The Critical Mass

I read The Sunday New York Times so you don’t have to: June 10

Today’s coffee is from the island of Java. The first music of the day: birds singing outside the open windows after the early morning rain.

1, In this poor economy, unemployed people in their 60s are being forced to turn to Social Security much sooner than they’d planned. About 200,000 more people than expected filed initial claims in the last two years which will, of course, place a greater strain on that entitlement program. And when Republicans blame people for not working, we have to gently remind them: Congress must pass the jobs legislation that they are blocking. People want the opportunity to live to their full potential, and the country will benefit from  that. “I would rather be functioning and having a job somewhere,” says a 62-year-old California who lost her job as an executive ad assistant in 2008. “I really don’t enjoy living like this. I’ve got too much to do still.”

2, Monday is the 50th anniversary of the escape of three prisoners from Alcatraz. It is generally assumed that the three men – Frank Lee Morris (who had a genius IQ of 133) and the brothers Clarence and John Anglin – drowned in the attempt. Their battered raft, made from raincoats glued together, was found the next day on an Angel Island two miles away. But today’s story in The Times says that a 2011 National Geographic TV program “disclosed that footprints leading away from the raft had been found on Angel Island, and that contrary to official denial, a car had been stole nearby on the night of the escape.”

3, Speaking of enduring mysteries, Jane Mendelsohn, who years ago write a book called I Was Amerlia Earhart (she wasn’t claiming to be, she was simply inspired by the aviator) writes in the Sunday Review about the public’s fascination with her disappearance. Earhart’s in the news again as an expedition prepares to search for the remains of her plane on a Pacific island where someone found a broken jar that once carried the kind of face cream that Earhart used. And a old photo taken on that island years ago now looks to someone like a piece of the landing gear from her airplane. And radio signals long ago dismissed as either hoaxes or the product of freak weather have been re-analyzed and declared very likely to be distress signals that came from Earhart hours after her plane would have run out of fuel. “But did she really survive?” Mendelsohn writes. “I still don’t think it matters. We will always care and wonder about the things that vanish, the personal ones like a jar of face cream or our 20s, or the big ones like Amelia Earhart or the MF Global money, but what’s important is taking responsibility for our actions and for the things we’ve lost, even and especially if what we’ve lost is out own way.”

4, Just a reminder, in case you’re for or against Obama’s health care law, from an essay by Pam Belluck, a health reporter with The Times: “Most of the major elements of the Affordable Care Act have not taken effect, and would not until 2014.”

5, In an editorial, The Times warns, “If you wanted to reproduce the conditions that lead to the Great Recession in 2007, the easiest way would be the plan unveiled last week by House Republicans: gut the regulators who are supposed to keep the worst business practices in check.”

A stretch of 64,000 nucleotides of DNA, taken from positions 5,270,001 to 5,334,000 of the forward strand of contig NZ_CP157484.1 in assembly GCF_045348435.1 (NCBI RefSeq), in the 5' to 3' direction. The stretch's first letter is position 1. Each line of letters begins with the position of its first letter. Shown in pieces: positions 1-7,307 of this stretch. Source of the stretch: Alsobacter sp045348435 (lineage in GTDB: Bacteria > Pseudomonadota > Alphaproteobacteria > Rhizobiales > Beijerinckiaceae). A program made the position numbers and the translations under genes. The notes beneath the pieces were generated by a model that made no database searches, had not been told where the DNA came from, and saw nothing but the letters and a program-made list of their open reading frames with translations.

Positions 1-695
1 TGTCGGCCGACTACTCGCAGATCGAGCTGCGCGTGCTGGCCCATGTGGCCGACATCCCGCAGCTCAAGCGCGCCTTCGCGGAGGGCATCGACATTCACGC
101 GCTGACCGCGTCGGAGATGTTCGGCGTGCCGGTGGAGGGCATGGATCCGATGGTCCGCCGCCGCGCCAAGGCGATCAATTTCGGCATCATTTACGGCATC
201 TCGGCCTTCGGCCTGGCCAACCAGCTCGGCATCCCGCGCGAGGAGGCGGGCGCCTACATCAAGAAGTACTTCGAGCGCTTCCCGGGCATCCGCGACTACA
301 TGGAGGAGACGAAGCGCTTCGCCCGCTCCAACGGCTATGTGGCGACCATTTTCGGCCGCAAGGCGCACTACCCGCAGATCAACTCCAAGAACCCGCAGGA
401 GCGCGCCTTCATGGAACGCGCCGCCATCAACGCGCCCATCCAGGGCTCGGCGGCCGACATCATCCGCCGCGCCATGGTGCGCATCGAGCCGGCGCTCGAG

6, Seth Stephens-Davidowitz, a doctoral candidate at Harvard, examined Google searches to determine if a decline in racial prejudice helped elect Barack Obama. His conclusion? Quite the opposite. “Racial animus cost Mr. Obama many more votes than we may have realized,” he writes. “A huge proportion of the searches I looked at were for jokes about African-Americans.” Depressingly,  Stephens-Davidowitz writes, “In 2008, Mr. Obama rode an unusally strong tail wind. The economy was collapsing. The Iraq war was unpopular. Republicans took most of the blame. He was able to overcome the major obstacle of continuing racial prejudice in the United States. In 2012, the tail wind is gone; the obstacle likely remains.”

7, Modern classical compositions, such as works by Philip Glass, offer a daunting problem: The electronics on which they are created quickly become outdated. So a Glass piece written for an electronic organ in 1978 will very likely sound different today because of improvements in the technology of the instrument. “Ligeti’s Poeme Symphonique for 100 Metronomes (1962) should be the easiest of his scores to perform,” writes Allan Kozinn in the Arts & Leisure section. “All you have to do is wind up the 100 metronomes, start them at exactly the same time (OK, that is not so easy) and let them wind down until the last one stops. But try finding 100 wind-up metronomes these days.”

8, I lived in Texas for three years. I know what Gail Collins is talking about in her new book, As Texas Goes… How the Lone Star State Hijacked the American Agenda. Texas politics does seem to have played a major role in destroying important financial and energy regulations, and has contributed characters to the debate – George W. Bush –  who weren’t up to the job of leadership. The Alamo and “the massacre of 189 stubborn white men,” as reviewer Lloyd Grove writes, is certainly a symbol of the Texas mindset. He points out a Collins comment that The Alamo reflects Texas as a state which is “at its best when there’s an enemy to rise up against. Outsized and brave. And frequently somewhat lunatic.”

9, In the magazine, we learn that, “According to a new study in The Journal of Social and Personal Relationships, failure to follow unwritten ‘Facebook friendship rules’ causes immediate, real-life defriending.” Please allow me to apologize now to all of you if my Facebook etiquette is lacking; but that comment defines exactly why I hold social media in such disdain.